There was a story making headlines a few days ago about a ten-year-old girl who was taken into state custody because her parents refused a medical treatment that could possibly prevent her from going blind due to a hemangioma.
The state has had temporary custody of 10-month-old Alayna Wyland since July. The state initially placed her in foster care but last month allowed her to return to the Wyland home under a court order that requires close medical supervision and other conditions.
The ruling Tuesday by Clackamas County Circuit Judge Douglas V. Van Dyk will assure that the Wylands continue to comply with a treatment plan and gives the state the power to act on Alayna’s behalf.
Van Dyk said continued state involvement is needed because the Wylands’ failure to provide necessary medical treatment to Alayna “resulted in serious physical injury.”
The Wylands, who belong to the Followers of Christ in Oregon City, asked the judge to return custody to them, promising they would continue a care plan that may save sight in the girl’s left eye.
This is, understandably, making a lot of people nervous. And also hysterical, angry, upset, and terrified. There was a similar story making headlines last year about a boy in Minnesota:
The mother of 13-year-old Daniel Hauser testified Friday that she and her son would refuse to comply with any court order requiring the boy to resume chemotherapy for his cancer.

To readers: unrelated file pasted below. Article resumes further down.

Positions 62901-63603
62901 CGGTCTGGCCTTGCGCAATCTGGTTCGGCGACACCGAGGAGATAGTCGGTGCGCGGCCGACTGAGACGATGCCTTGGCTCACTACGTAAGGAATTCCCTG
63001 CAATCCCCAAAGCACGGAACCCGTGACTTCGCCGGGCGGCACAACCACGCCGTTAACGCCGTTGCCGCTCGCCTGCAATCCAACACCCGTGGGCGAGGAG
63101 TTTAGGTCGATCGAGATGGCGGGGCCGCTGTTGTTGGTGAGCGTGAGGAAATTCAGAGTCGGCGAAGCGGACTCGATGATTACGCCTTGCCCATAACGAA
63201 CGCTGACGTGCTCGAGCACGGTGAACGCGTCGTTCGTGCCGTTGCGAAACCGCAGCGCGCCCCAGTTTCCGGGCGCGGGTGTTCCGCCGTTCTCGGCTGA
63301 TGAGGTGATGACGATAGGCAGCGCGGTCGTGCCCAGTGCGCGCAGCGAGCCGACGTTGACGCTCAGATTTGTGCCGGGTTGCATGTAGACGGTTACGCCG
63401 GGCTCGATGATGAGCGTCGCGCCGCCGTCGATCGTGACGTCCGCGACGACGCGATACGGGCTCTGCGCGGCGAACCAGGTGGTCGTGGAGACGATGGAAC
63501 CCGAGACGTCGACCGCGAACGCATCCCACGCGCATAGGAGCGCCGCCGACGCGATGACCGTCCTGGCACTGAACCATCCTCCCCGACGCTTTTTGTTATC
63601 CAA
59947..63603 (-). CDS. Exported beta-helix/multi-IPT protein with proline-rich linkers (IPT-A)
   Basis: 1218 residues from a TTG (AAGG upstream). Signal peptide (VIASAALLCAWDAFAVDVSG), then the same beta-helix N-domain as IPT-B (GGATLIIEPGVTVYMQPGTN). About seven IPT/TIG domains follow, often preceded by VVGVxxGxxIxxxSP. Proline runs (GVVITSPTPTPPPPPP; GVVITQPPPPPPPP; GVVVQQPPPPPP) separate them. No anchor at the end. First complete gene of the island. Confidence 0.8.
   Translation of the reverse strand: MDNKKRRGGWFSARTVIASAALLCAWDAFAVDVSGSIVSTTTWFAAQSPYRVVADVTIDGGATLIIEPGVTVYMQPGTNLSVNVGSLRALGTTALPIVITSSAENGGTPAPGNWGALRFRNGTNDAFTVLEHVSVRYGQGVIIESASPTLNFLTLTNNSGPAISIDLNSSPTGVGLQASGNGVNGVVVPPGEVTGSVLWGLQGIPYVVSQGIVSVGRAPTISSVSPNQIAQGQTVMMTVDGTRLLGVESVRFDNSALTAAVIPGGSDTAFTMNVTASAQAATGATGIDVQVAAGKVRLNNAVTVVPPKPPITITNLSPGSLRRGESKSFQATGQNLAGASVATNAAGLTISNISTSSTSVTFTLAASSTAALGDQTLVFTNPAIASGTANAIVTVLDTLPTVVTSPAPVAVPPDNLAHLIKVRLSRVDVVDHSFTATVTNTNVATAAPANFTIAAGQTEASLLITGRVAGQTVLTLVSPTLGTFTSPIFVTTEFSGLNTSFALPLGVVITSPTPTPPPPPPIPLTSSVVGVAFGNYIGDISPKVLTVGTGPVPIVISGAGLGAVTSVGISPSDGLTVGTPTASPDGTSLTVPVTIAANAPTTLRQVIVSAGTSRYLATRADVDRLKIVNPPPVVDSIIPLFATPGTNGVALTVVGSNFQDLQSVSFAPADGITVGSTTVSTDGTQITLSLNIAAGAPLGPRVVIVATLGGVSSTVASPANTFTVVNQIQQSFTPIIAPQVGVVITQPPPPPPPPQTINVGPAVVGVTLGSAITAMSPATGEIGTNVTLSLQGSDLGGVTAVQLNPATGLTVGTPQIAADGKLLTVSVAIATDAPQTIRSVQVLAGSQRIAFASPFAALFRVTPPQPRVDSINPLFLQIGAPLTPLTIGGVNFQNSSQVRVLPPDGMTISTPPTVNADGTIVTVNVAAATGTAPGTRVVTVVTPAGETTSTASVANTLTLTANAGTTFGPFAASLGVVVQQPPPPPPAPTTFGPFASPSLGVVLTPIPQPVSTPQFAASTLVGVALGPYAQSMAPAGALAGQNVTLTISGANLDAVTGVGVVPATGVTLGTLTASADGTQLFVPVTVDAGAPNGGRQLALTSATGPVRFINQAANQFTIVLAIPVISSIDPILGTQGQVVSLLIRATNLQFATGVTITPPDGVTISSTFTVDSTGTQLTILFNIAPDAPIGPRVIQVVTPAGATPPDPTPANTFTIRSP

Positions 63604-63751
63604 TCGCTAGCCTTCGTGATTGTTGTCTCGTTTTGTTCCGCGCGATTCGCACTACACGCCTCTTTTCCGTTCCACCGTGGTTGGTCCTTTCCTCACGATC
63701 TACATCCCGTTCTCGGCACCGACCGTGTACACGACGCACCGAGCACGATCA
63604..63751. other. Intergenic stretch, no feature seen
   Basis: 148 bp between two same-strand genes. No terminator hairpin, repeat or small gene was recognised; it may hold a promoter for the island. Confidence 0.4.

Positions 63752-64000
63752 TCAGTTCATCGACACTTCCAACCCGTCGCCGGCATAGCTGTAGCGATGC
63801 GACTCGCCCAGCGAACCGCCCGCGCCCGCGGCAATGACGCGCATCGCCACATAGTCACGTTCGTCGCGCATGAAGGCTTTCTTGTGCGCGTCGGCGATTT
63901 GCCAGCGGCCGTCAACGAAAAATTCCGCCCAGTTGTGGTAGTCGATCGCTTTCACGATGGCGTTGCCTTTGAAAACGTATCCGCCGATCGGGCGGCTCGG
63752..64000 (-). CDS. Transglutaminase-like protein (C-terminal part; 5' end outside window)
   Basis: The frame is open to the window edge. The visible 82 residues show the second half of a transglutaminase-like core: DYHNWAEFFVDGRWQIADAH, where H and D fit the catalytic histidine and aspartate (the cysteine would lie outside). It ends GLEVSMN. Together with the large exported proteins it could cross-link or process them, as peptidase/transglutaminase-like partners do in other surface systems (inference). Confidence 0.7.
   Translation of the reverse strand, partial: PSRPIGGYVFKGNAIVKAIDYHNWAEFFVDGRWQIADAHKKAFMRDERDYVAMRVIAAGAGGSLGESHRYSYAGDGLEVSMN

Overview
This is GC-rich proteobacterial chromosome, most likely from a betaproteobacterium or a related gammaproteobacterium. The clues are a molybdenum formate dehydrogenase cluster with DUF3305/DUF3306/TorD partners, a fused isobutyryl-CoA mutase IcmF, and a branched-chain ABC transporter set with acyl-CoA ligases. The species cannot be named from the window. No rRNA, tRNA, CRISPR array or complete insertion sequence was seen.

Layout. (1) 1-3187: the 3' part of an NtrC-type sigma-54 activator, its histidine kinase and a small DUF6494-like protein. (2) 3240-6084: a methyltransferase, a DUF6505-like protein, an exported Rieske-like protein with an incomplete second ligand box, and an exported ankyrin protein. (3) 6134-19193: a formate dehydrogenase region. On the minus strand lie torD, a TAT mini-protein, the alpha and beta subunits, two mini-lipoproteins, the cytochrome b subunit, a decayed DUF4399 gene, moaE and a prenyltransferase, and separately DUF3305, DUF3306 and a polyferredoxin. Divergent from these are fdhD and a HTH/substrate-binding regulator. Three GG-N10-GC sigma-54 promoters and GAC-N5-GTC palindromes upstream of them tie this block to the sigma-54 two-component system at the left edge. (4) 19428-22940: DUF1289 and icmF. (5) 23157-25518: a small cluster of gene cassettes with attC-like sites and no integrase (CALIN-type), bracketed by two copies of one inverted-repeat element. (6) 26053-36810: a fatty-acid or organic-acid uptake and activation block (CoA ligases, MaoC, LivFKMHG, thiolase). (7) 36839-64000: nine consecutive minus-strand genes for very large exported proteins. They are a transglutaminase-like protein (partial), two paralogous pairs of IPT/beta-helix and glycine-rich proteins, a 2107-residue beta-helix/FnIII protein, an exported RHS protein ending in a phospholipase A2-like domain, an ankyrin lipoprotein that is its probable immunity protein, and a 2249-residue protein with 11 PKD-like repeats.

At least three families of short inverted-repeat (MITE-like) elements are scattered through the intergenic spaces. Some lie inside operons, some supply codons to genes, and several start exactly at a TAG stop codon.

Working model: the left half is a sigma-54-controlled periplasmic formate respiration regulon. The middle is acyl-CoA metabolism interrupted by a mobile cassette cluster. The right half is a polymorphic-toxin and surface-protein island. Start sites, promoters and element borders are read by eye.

“Danny clearly made up his mind. He’s not doing it,” Colleen Hauser, of Sleepy Eye, Minn., testified on the opening day of a trial over whether a court should order the boy into medical treatment against the family’s wishes.
Hauser, whose son was diagnosed in January with Hodgkin’s lymphoma, said conventional treatments such as chemotherapy conflict with the family’s religious beliefs. She said they prefer natural remedies such as herbs and vitamins.
Asked where she learned about the alternative healing techniques, Hauser said, “on the Internet.”
Colleen Hauser took off with Daniel, and, upon their return, was eventually ordered to allow (or make) her son go through with chemotherapy. In Daniel’s case, it was made clear that the alternative methods of healing his cancer was something he willingly chose to do, did not want chemotherapy, and had said that he would physically fight the doctors administering the treatments; on the other hand,
Rodenberg found Daniel has only a “rudimentary understanding at best of the risks and benefits of chemotherapy. … he does not believe he is ill currently. The fact is that he is very ill currently.”
The Hausers, who have eight children, are Roman Catholic and also believe in the “do no harm” philosophy of the Nemenhah Band. The Missouri-based religious group believes in natural healing methods advocated by some American Indians.
Rodenberg wrote that Daniel claims to be an elder in the band, but does not know what that means. Daniel also says he is a medicine man under Nemenhah teachings but can’t say how he became a medicine man or what teachings he has had to become one.
He also noted that at age 13, Daniel can’t read.
…it doesn’t sound like Daniel was really able to make an informed decision about the costs and benefits of chemotherapy, or even aware of exactly how ill he was.
There is a huge difference between a making the decision to refuse conventional therapy for oneself, and with the consideration of one’s family, and these children: the children are the ones affected by these decisions, and their parents are essentially making those decisions for them. The commentary that is resulting from these stories shows a clear disregard for the bodily autonomy of these children. From an article about the ten-year-old girl on Glenn Beck’s new “news” site, The Blaze, a commenter who calls herself MOTHER OF 4 FUTURE PRESIDENTS writes: